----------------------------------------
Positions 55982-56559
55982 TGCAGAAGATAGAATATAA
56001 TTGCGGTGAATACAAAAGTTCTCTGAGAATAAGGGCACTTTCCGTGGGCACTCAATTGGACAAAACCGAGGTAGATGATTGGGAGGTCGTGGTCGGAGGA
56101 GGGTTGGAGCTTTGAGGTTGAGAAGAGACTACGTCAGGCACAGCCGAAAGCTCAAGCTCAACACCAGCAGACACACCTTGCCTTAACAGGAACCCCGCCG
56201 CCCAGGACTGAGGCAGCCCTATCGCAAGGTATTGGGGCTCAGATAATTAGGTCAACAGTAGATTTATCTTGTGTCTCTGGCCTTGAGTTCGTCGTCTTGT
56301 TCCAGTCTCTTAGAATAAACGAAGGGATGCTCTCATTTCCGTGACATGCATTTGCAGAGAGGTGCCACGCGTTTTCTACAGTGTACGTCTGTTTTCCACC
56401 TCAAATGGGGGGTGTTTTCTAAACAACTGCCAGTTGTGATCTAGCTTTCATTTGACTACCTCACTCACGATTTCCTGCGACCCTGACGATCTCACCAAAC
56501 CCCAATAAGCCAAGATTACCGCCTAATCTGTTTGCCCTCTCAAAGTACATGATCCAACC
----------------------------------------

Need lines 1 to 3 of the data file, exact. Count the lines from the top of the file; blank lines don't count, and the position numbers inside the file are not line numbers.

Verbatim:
Positions 55982-56559
55982 TGCAGAAGATAGAATATAA
56001 TTGCGGTGAATACAAAAGTTCTCTGAGAATAAGGGCACTTTCCGTGGGCACTCAATTGGACAAAACCGAGGTAGATGATTGGGAGGTCGTGGTCGGAGGA